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The following banks have amended their articles of incorporation in the direction of changing the amount of their capital stock, as provided for in section 10 of the General Banking Law:

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The above table shows a net gain of $251,500, which, together with the gain on account of organization of new banks constitutes a gross increase of capital stock for the year of $1,861,500. There has been a decrease in capital stock on account of liquidation, consolidation and conversions to national banks of $580,000. The net increase therefore in capital stock for the year 1908, is $1,281,500.


Acting in compliance with the provisions of section 10 of the Banking Law the following banks by a vote of their stockholders amended their original articles of incorporation to permit the transaction of a commercial and savings bank business:

The Farmers' State Bank of Concord.

The Williamston State Bank, Williamston.

The Pinconning State Bank, Pinconning.

On February 25th, 1908, the stockholders of the Wyandotte Savings Bank amended the articles of incorporation of said bank so as to provide for a board of directors consisting of seven members, instead of nine, as theretofore constituted.


The Richland State Bank by a vote of its stockholders on June 2, 1908, decided to go into voluntary liquidation, which was consented to by the department.

For the purpose of consolidating with the Alpena County Savings Bank of Alpena, the State Savings Bank of Alpena on August 22d, 1908, by a two-thirds vote of its stockholders voted to go into voluntary liquidation. On August 29th, 1908, the stockholders of the Alpena County Savings Bank authorized such consolidation, and upon being satisfied that the interests of the creditors and depositors of both banks were fully protected, on September 1st, 1908, I consented to such consolidation.

For the purpose of consolidation with the Pinconning State Bank of Pinconning, the Commercial State Bank of Pinconning, by a vote of its stockholders November 23d, 1908, voted to go into voluntary liquidation, and on November 27, 1908, the stockholders of the Pinconning State Bank ratified the consolidation of the two banks, and after determining that the rights of the creditors and depositors of both institutions had not been injured in any manner, on the 7th day of December, 1908, consent to the consolidation was given.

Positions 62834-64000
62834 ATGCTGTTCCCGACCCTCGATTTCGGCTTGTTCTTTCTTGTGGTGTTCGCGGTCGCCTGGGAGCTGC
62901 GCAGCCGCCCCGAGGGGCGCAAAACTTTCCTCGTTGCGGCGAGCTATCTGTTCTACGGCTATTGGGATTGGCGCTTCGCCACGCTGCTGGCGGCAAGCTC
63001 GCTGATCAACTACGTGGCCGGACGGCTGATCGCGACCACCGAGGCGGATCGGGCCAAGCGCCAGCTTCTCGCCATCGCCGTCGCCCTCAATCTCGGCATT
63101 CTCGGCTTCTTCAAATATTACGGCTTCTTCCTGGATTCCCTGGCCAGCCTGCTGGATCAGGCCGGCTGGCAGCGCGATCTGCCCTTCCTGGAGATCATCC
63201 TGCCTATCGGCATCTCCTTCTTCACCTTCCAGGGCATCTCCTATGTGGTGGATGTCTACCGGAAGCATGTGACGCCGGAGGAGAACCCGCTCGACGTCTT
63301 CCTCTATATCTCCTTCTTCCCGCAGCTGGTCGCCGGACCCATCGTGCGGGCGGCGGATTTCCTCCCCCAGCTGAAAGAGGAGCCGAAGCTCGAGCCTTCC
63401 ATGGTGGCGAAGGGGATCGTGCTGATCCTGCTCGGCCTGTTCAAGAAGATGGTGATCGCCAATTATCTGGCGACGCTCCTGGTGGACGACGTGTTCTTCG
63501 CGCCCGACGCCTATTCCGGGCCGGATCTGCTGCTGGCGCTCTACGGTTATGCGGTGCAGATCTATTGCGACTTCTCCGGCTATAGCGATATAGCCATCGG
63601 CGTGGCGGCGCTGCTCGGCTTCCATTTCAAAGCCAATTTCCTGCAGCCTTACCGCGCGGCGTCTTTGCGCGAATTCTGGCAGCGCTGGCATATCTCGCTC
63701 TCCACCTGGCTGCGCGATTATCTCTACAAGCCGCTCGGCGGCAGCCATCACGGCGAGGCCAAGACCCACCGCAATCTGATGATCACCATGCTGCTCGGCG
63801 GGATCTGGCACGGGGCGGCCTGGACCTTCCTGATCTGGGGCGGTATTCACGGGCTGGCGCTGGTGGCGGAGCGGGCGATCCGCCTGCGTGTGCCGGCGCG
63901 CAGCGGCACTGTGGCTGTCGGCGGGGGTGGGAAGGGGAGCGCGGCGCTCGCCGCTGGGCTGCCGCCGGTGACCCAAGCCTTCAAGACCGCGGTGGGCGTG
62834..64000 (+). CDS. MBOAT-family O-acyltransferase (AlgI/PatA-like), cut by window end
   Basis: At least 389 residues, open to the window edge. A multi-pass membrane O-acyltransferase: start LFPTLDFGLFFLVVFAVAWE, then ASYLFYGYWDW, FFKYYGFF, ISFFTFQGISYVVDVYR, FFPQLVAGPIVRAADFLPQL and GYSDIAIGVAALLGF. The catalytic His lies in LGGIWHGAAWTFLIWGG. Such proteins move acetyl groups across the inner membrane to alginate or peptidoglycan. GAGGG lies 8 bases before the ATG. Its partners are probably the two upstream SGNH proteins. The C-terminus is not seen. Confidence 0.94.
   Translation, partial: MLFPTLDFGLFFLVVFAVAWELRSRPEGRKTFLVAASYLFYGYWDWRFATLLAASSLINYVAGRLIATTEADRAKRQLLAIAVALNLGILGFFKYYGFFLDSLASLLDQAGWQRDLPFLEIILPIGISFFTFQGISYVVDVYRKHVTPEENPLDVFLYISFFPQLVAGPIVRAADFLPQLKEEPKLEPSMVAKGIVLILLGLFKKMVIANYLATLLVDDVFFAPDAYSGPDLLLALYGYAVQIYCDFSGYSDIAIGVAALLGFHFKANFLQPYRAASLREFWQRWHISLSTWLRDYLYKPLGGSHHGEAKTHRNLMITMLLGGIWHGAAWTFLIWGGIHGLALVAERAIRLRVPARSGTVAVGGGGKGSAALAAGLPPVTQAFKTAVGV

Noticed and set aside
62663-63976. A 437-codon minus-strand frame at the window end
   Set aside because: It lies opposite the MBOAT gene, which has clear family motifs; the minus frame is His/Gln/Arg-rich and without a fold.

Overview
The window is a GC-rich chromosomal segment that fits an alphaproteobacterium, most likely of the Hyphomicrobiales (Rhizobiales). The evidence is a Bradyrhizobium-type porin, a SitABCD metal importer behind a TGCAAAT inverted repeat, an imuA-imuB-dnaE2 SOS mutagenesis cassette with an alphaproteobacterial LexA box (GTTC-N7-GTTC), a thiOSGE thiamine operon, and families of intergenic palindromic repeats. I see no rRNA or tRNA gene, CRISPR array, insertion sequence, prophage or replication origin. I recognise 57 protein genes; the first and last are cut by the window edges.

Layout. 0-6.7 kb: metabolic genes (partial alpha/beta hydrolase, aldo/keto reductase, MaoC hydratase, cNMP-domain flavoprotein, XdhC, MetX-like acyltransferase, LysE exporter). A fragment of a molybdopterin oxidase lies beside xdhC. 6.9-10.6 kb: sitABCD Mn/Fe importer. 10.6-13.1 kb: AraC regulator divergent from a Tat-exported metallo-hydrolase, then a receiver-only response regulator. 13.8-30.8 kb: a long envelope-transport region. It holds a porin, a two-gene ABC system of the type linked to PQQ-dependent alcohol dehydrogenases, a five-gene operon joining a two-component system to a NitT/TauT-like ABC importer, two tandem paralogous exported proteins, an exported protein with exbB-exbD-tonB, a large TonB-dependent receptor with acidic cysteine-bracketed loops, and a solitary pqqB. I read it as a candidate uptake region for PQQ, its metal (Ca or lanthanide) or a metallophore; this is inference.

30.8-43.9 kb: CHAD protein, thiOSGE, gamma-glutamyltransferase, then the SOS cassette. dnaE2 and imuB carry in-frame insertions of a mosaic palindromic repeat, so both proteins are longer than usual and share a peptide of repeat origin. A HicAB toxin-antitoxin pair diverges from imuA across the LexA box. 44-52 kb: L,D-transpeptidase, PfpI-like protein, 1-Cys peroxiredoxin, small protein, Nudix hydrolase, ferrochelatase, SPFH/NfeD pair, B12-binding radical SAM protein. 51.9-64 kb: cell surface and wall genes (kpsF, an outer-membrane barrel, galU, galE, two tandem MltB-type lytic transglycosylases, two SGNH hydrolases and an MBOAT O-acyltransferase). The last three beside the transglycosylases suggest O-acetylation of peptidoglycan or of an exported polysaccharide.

On July 15th, 1908, the stockholders of the Commercial Savings Bank of Grand Rapids, and the Fifth National Bank of Grand Rapids, voted to consolidate the two banks, the organization continuing to be known as the Commercial Savings Bank of Grand Rapids. Inasmuch as the Commercial Savings Bank was a State bank, and was absorbing the business of the national bank, I felt it my duty, before consenting to such consolidation, to make an examination of the affairs of the Fifth

an examination was made and consent given to the consolidation September 1st, 1908.

For the purpose of merging the business of the two banks into a new organization, to be known as the Kent State Bank of Grand Rapids, the stockholders of the Kent County Savings Bank of Grand Rapids, and the State Bank of Michigan, Grand Rapids, on the 14th and 19th days of May, 1908, respectively, voted to consent to such merger. On May 13th, 1908, articles of incorporation of the Kent State Bank of Grand Rapids were filed, and on July 1st, 1908, after determining that the provisions of the law had been fully complied with in regard to the merging of the two old banks, and the succession of the new bank, certificate of authority to commence business was issued.


During the year 1908, the Boyne City State Bank of Boyne City and the Superior Savings Bank of Hancock were reorganized as national banks under the provisions of the National Bank Act, and are known as the First National Bank of Boyne City and the Superior National Bank of Hancock, respectively.